By Melissa Fossum
By Lauren Wise
By New Times
By Amanda Savage
By Jason P. Woodbury
By Troy Farah
By New Times
New Times: You're named after your alien green cards. Whose idea was that?
Kym Warner: We try to not take ourselves too seriously. It was our first ever gig and we didn't have a name. The promoter said, "What's your name?" We said, "I don't know. We can call ourselves the Greencards, I guess."
NT: Why'd you guys decide to move to the U.S. eight years ago?
Warner: Commercial country music is one thing in Australia, but when you start branching off into roots and acoustic music with somewhat of a bluegrass style -- this band wouldn't have survived back home. We'd have half a dozen dates a year.
NT: How do you find American audiences compared to Australian audiences?
Warner: They're much more educated about music. Very responsive. Once again, you don't get the opportunity to play this stuff at home. When you do, it's normally in the corner of a casino or in a lounge while people are watching football above you or playing the pokies.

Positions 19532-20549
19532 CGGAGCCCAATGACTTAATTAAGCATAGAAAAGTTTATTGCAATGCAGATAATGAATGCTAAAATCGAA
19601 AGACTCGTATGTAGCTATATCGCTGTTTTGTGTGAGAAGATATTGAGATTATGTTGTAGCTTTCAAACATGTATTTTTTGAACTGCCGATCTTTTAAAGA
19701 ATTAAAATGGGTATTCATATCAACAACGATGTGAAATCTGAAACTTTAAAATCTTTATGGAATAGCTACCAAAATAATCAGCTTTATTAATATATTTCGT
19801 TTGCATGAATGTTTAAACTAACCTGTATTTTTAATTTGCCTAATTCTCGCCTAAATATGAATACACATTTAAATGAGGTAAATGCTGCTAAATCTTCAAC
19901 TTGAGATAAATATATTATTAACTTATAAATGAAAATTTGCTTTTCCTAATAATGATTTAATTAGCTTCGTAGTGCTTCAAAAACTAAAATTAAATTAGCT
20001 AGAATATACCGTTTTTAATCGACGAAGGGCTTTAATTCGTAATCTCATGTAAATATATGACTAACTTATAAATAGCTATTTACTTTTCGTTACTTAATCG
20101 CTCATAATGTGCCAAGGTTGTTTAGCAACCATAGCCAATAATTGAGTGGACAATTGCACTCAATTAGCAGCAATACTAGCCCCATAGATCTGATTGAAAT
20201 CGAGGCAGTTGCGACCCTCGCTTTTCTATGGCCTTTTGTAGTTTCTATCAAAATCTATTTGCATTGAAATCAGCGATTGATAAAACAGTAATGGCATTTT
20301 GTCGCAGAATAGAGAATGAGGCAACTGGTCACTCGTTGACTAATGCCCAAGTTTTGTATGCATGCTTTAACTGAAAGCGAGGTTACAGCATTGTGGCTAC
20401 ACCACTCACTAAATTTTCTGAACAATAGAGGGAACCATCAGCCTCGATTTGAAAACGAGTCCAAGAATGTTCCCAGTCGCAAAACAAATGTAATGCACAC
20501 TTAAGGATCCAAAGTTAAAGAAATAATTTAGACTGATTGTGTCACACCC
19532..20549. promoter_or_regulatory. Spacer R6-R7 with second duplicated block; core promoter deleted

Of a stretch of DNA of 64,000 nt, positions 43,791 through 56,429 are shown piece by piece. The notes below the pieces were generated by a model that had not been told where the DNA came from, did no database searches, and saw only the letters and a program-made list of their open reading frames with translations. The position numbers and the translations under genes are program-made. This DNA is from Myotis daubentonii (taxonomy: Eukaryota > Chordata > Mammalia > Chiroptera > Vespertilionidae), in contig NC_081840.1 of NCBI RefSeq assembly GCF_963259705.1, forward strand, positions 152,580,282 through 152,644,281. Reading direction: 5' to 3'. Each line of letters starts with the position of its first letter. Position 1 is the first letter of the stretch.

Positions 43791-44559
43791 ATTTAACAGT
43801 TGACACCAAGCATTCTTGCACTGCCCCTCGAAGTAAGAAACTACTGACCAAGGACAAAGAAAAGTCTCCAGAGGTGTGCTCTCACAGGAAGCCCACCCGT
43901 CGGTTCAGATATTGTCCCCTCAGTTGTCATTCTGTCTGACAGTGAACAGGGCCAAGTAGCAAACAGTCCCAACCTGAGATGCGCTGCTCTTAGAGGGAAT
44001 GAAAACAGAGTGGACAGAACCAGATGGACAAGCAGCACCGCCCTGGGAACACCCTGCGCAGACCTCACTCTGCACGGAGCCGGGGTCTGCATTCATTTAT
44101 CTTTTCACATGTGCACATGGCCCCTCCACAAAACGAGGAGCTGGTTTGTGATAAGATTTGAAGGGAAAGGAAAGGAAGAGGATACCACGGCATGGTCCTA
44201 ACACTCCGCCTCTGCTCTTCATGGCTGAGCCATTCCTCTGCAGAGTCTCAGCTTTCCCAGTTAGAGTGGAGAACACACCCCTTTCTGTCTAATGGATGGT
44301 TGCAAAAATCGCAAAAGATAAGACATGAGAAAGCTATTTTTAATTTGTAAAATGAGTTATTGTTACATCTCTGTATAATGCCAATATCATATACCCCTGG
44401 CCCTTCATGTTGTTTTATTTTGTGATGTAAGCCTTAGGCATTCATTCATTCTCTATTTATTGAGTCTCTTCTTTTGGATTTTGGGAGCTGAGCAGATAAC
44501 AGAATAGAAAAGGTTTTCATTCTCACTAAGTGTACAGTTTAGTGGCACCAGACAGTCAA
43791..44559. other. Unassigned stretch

NT: Do you think Keith Urban's success has helped the Greencards at all?
Warner: The success he's had is phenomenal. You shouldn't even be using our names in the same breath. But yeah, I think he's helped open the door, so people go, "Oh, he's Australian. What else have you got?"
NT: Do two Aussies and a Brit playing traditional bluegrass country music in the country that created it ever seem ironic to you?
Warner: (Laughs.) It seems normal to us, because we grew up listening to this stuff. But to come over here and land in Austin and make what is a predominantly American form of music. Yeah, I can definitely see the comedic aspect of it.